Fonticulus Fides

Friday, July 27, 2007

“Nobody does that any more.”

When my husband and I were dating and later engaged, we were attending an evangelical church and volunteering as youth workers. We’d each had to sign a paper stating that we’d uphold strict morals, which included no drinking, no tobacco, no “recreational” drugs and no sex before marriage.

As we fell in love and marriage was imminent, it became more and more difficult for us to refrain from sex. On more than one occasion, we got very, very close, but our commitment to God and to the belief that sex outside of marriage kept us from making what we believed would be a serious mistake.

Twice this week, we’ve been told “Nobody does that any more” – meaning, I guess, that all couples have sex before marriage nowadays.

It wasn’t like I was a virgin when my husband and I were dating. I’d been raised by atheists. My parents expected me to have sex before marriage. They didn’t offer any advice or any help in getting birth control or anything like that, but they certainly expected me to have sex as a teenager. I managed to hold out until I was 18 and in college – longer than any of my siblings – but I had no reason for waiting until marriage. It never occurred to me to wait until marriage – I just waited until I thought I was ready.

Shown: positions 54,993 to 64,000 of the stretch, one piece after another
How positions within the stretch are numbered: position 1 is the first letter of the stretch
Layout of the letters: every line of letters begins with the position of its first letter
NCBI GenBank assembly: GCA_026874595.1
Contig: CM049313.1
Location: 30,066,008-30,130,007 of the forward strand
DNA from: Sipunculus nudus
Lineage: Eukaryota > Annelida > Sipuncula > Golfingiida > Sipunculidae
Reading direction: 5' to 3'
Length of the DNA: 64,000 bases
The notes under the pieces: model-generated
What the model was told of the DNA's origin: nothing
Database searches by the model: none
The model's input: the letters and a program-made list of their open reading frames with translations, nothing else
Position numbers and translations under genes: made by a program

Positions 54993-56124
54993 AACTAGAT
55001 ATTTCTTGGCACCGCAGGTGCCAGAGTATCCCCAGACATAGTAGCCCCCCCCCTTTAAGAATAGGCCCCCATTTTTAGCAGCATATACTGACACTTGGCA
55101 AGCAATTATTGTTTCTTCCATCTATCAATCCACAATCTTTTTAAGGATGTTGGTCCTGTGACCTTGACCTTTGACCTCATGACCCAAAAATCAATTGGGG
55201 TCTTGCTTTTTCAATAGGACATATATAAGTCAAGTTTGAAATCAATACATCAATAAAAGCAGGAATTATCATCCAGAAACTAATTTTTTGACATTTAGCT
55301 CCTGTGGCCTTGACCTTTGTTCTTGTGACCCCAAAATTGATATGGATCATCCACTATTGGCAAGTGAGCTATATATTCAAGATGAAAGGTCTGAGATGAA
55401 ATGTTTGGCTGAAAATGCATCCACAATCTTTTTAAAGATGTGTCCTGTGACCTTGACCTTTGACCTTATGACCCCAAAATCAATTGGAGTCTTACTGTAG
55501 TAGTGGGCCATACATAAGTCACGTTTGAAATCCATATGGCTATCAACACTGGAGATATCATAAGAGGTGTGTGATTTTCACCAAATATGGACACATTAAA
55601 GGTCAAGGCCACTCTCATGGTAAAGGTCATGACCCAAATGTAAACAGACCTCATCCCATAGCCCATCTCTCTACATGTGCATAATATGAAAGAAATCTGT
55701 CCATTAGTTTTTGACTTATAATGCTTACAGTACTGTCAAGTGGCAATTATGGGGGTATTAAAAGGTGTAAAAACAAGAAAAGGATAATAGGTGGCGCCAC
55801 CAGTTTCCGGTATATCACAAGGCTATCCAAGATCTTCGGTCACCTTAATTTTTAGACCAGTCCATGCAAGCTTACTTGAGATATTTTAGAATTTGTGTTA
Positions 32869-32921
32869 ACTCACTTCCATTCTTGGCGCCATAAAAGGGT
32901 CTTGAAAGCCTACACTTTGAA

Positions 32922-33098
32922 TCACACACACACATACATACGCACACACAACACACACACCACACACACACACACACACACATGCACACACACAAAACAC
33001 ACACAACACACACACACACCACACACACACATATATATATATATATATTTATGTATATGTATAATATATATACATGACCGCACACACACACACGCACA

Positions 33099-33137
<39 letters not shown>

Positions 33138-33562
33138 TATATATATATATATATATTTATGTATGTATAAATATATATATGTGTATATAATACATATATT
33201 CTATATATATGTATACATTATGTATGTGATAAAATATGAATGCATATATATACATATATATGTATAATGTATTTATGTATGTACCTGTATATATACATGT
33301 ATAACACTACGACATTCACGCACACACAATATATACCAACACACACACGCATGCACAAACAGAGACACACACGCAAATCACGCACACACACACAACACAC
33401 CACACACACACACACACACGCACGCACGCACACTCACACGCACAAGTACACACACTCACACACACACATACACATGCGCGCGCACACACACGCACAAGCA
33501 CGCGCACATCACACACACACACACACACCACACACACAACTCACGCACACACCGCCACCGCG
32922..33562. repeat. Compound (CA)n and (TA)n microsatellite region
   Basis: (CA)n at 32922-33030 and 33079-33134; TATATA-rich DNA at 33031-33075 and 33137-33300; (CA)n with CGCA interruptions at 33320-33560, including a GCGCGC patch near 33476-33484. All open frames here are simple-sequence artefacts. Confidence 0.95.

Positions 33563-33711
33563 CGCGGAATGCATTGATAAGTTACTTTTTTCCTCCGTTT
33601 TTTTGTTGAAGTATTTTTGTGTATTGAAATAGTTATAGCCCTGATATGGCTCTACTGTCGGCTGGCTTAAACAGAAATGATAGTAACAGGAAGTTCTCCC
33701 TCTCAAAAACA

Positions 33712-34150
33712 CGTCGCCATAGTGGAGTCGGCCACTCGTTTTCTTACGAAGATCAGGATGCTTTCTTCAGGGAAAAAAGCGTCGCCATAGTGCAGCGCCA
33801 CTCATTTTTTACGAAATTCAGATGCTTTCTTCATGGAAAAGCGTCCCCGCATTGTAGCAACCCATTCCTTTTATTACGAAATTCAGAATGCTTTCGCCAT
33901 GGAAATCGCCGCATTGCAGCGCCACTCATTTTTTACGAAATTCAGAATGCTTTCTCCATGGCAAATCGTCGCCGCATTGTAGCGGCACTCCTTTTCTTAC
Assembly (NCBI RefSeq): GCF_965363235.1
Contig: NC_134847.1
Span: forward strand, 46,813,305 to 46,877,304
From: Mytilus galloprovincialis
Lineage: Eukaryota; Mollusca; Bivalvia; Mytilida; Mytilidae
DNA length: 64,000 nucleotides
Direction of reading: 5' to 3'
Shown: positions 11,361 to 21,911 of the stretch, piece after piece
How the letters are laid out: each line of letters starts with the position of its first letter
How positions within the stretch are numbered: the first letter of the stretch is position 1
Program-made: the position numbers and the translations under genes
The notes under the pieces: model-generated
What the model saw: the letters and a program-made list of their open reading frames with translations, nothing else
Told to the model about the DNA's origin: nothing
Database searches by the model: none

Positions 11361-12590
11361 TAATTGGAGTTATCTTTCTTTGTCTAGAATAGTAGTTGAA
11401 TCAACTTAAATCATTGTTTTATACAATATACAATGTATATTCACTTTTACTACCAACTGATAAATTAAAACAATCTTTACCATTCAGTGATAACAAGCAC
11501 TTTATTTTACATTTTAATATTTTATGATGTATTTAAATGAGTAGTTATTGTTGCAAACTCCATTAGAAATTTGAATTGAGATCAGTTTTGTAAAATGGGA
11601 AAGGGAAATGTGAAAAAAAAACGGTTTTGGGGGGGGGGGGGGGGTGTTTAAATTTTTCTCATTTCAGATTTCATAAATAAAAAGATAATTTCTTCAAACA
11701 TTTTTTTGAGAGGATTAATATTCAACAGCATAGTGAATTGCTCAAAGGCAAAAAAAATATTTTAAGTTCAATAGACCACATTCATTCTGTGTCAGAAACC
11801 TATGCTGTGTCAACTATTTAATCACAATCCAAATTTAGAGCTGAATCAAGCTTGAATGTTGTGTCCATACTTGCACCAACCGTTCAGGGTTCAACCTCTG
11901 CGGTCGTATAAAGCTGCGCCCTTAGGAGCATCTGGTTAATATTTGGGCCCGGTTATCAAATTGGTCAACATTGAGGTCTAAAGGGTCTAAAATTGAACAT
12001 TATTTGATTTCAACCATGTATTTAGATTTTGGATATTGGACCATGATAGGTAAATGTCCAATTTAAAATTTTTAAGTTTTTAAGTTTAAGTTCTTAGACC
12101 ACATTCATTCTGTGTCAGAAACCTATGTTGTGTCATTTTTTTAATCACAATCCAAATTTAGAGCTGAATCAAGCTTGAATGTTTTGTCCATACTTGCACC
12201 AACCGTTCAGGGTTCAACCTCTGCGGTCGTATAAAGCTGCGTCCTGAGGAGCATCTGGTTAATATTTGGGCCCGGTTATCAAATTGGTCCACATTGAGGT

I had a handful of sexual partners over the years – not too many, as I was a “serial monogamous” and I had several longish relationships. But there was a lot of heartache and pain in those years.

When I became a Christian at age 24, nearly 25, my first thought was that I had no intention of giving up sex for Jesus. I honestly didn’t think that I could uphold that kind of lifestyle – let alone find a guy who would understand that concept. It was 1989, after all.

I guess the Lord kind of took care of that for me, because nobody asked me out on a date for years after I became a Christian. I didn’t even know how to find single Christian guys my age who might want to date me. At my church, guys my age were either married or engaged for the most part, and the younger men wouldn’t want a woman with so much experience, if you know what I mean.